properly expose the scene. With the remaining 29.5 seconds of exposure time, I aligned the lighter with the end of the faucet (made ever so slightly difficult because it was now pitch black in the room), ignited the lighter, and made several passes up and down and also around the drain hole to simulate running water. Post processing was done in Lightroom 2.0 and Photoshop CS3. -Shawn Richardson

Shot late Tuesday night using Nikon D90 18-105 kit lens @ 18mm. Shutter was open for 25minutes @ f9.5 ISO 640 set to M mode. Camera was mounted to a tripod and wireless remote triggered it. The red glow on the rocks came from our campfire. Little post processing work to remove dead spots and dust on the lens. -Matthew McCawley

Nikon D90; Shutter Speed: 30 Seconds; F-Stop: F5.0; ISO: 200; Focal Length: 18.0mm; Camera on tripod. Long exposure of Mopac railroad by my house with blue LED. It was about to rain, and very cloudy. -Chad Estes

I took a 30 sec. exposure of myself in a dark room. I sat still in the chair for about two seconds with the light on, and then flipped it off with the button in my hand. Then I stood up in the dark and drew the ghost next to me. -Danny Schapker

Canon XTi 17-40L; 13 sec shutter speed; f/4; ISO: 400. Focal Length: 17mm; Taken on 11/13/09 9:39 pm at Grandfather Mtn North Carolina -Chris Amato

The idea behind this is using slow shutter as a way of creating time lapse in one still photo. Here I document the traffic of a Brooklyn street at from the time interval of 10:00pm to 11:00pm, meaning roughly an hour long exposure, where light layers to document the traffic's movement. It was shot on a Minolta X-700 body with a Soligor 28mm Lens at f/16 on Rollei Pan 25 film at an exposure of 1 hour as previously mentioned. Due to the weather and using a camera using watch batteries, you run into the problem of having the batteries getting too cold and having to change them out every couple of exposures, as well as not wanting to stand out in the cold holding the shutter down i rigged some tape and a quarter over the shutter release cable to allow no movement and for me to be warm and inside. -Zachary Chapman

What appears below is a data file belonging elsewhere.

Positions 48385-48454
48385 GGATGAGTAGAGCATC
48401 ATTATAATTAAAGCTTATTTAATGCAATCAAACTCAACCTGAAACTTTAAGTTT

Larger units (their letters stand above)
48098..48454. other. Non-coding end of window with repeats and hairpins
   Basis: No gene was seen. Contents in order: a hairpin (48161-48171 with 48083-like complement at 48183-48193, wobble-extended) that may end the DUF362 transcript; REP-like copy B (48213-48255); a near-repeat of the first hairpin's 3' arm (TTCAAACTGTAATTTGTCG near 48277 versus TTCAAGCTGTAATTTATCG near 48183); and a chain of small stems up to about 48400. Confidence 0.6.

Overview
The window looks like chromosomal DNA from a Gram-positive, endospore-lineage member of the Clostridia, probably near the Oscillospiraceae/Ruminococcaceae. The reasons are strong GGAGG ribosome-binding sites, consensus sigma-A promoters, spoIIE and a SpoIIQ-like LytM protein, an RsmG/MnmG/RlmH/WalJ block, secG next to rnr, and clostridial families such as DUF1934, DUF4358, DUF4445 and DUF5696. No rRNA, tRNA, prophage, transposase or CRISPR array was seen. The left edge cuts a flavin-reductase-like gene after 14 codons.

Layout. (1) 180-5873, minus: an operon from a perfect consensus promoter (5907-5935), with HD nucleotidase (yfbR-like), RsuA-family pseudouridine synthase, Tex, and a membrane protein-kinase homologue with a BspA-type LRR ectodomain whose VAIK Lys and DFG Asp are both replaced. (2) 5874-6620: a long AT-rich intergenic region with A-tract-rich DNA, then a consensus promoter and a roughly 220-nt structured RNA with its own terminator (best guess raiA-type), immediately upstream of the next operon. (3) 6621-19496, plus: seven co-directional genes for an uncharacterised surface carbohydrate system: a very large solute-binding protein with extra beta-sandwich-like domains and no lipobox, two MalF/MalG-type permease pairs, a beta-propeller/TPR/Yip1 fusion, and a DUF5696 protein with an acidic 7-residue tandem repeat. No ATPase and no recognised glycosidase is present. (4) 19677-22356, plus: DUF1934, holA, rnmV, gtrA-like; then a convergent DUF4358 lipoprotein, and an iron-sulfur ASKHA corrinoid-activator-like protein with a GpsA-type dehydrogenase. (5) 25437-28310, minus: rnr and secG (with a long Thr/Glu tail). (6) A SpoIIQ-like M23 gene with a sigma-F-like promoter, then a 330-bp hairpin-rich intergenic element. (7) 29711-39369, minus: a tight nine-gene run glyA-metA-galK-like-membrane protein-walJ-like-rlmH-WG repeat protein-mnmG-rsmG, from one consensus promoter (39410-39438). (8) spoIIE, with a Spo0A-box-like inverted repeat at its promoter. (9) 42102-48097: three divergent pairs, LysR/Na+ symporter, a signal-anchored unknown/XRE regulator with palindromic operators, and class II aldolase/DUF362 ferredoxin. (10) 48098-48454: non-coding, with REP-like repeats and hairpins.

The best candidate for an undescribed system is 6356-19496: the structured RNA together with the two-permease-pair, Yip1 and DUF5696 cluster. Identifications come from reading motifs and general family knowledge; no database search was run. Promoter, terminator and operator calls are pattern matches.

For this shot I used the Canon SD1000 with a slow shutter CHDK script on a shutter speed of 5 seconds. The light was just a flashlight I had laying around. -Adante Hines

These are 30 second exposure with multiple light sources moving. -Nick Acott

sony w220; focal length-5mm; f/7.1; exposure-8 sec; iso 125 -Ketan Gupta

Used a Nikon d80 exposed over a 13 second period. The subject was the traffic passing a corner near where I live. Manually setting the white balance and color settings on the camera to change the color of the light. Closed the aperture to f22 to ensure it will be nearly completely black, and moved the camera randomly during different times; wildly during the first 5 seconds, slowly during the next few, and even inverting the camera at certain points. The point was to get as abstract as possible given standard equipment, and zero work in post processing. -Harrison Ambs

invite a friend for diner, watch 2012 don't forget to feed him seriusly use my olympus E-300 on a tripod setup speed shuter to "bulb", iso to 200, aperture to 8, use diferent color lights to paint the night ...and you get what you see. No software involved ( if you know this technique, you will understand easely ) -Ken

"Back to the Future"; Nikon D700; Sigma 50mm F/1.4G; ISO 6400; 20 second exposure; Subject: 1979 Porsche 911 Turbo -Derek Carpenter

This is a picture I took a while ago. I used two Maglites with two colored bulbs. I was at 5 hardware stores to find the right colors. I used my D40 and the 18-55mm kit, exposure time was 15 secs and aperture 11. ISO 200 -Nils Noetzel

this is my one all the way from New Zealand. Canon EOS 400D; $20 tripod for trademe (NZ version of Ebay); focal length: 21; app: 5.6; Exposure time: 53sec; Ipod 20gb 5th gen (light writing tool) -Cameron Moore